The aims of the present investigation in apparently healthy middle-aged men and women were as follows: (1) to provide reference data of arterial input impedance (Zin) and wave reflection parameters; (2) to investigate the relation between aortic PWV and Zc; (3) to assess the contribution of aortic Zc to central pulse pressure; and (4) to investigate the relation between AIx and wave reflection.
We refer to the online supplement for an extended version of the Methods section (available at http://hyper.ahajournals.org). Only a brief summary will be given here. A total number of 2026 subjects (1052 women) met the requirements to be included into this study. The ethical committee of the Ghent University Hospital approved the study protocol, and all of the subjects gave written informed consent.
Noninvasive Assessment of Aortic Flow Waveform and Carotid Pressure
The aortic flow waveform, stroke volume (SV), and cardiac output were assessed using ultrasound (Vivid7, GE Vingmed Ultrasound) from the cross-sectional area of and blood velocities in the left ventricular outflow tract (LVOT). Carotid Pwfs were obtained using applanation tonometry at the left common carotid artery following an earlier described calibration scheme based on brachial artery tonometry. The maximum of Pwf is carotid systolic pressure (SBPCA), the systolic-diastolic pressure difference is carotid pulse pressure (PPCA). In 417 subjects, brachial artery Pwf could not be recorded with satisfactory quality within a reasonable time frame. In these subjects, mean arterial pressure was calculated from a scaled radial artery waveform using a linear regression equation to account for the brachial-to-radial pressure amplification.10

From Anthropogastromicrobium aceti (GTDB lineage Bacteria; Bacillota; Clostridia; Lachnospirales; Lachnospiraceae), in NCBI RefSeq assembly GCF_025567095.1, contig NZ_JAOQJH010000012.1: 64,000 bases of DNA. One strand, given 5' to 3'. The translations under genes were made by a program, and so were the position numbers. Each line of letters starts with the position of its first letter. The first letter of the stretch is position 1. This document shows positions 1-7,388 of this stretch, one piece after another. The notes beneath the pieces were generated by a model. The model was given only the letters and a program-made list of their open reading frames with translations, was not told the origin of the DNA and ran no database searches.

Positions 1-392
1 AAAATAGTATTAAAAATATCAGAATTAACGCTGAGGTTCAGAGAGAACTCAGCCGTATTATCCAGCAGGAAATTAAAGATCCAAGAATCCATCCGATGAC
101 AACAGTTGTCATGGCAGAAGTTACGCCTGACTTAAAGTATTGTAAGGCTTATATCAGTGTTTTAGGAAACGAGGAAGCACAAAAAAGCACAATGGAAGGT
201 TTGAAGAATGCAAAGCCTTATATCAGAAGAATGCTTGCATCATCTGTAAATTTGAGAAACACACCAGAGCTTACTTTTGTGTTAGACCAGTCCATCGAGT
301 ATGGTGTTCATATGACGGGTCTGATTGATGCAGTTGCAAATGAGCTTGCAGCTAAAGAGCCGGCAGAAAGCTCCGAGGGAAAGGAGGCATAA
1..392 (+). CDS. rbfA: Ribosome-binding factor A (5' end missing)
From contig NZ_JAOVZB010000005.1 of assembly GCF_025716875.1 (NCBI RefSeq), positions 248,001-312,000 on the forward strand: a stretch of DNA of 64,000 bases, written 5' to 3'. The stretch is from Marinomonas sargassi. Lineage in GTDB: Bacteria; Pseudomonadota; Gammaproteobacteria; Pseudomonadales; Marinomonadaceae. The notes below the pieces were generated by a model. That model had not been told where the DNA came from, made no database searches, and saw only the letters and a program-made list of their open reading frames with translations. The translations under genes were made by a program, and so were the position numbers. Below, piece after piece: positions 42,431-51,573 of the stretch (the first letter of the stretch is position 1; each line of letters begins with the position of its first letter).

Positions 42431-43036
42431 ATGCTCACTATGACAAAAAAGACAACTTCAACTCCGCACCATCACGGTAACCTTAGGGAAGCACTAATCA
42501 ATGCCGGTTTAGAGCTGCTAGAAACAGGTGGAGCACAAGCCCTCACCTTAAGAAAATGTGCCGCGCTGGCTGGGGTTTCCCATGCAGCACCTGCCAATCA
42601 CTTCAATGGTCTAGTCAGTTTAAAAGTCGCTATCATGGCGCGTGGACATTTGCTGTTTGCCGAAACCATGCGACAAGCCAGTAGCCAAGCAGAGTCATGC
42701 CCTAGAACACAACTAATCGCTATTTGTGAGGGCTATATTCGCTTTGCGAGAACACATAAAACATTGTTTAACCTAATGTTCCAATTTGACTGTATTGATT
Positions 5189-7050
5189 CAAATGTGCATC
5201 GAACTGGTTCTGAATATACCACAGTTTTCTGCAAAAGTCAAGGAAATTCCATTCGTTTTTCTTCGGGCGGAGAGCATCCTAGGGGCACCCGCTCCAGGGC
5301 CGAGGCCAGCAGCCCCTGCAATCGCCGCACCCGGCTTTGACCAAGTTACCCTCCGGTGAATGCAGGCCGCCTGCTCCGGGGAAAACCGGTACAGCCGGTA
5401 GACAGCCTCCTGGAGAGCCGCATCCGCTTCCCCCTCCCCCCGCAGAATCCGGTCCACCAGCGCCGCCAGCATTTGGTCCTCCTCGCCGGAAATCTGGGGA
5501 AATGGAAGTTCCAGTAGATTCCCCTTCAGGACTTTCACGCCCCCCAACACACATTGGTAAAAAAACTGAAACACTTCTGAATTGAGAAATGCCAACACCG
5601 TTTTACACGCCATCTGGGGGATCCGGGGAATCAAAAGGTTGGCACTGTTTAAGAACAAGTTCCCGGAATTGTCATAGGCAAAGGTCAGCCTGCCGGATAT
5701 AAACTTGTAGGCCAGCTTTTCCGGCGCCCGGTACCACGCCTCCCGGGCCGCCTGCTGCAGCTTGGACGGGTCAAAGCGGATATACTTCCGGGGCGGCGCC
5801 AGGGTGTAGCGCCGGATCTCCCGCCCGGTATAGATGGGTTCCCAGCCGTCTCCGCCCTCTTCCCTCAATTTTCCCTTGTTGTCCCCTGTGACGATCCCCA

Derived and Measured Parameters
Zin was derived from time-aligned pressure and flow as the ratio of the corresponding pressure and flow harmonics. Zc was assessed in the frequency domain (Zc-FD; average of harmonics 3 to 10 with exclusion of values >3 times the median value of Zin over that range of harmonics). Because this method may introduce a bias to lower values of Zc, we also calculated Zc in the time domain (Zc-TD) following an approach proposed by Mitchell et al.11 The modulus of Zin at 0 Hz equals systemic vascular resistance (SVR). Total arterial compliance was estimated using the pulse pressure method (CPPM)12 as well as the area method (Carea).13
We calculated the reflection coefficient (Γ) of the vascular bed and used the amplitude of Γ at the heart frequency (Γ1 ) to represent the reflection coefficient. We also separated Pwf into its forward (Pf) and backward (Pb) traveling component, with their ratio (Pb/Pf) giving the reflection magnitude. We further calculated the AIx and measured carotid-femoral PWV.
Determinants of Central Pulse Pressure
To assess the major determinants of central pulse pressure, we constructed forward linear regression models with PPCA as the dependent variable. In a first model, the included independent variables were age, sex, cardiac performance (SV, heart rate, and maximal aortic flow), and the parameters related to the arterial system: SVR, aortic Zc (Zc-TD and Zc-FD), total arterial compliance (CPPM and Carea), parameters following from wave reflection analysis (Γ1 and Pb/Pf), PWV, and AIx. In a second model, we excluded the total arterial compliance CPPM and Carea to assess the contribution of Zc and wave reflection to pulse pressure. To retain the predominant parameters in both models, only parameters entering the model improving the model R2 by >2% were retained.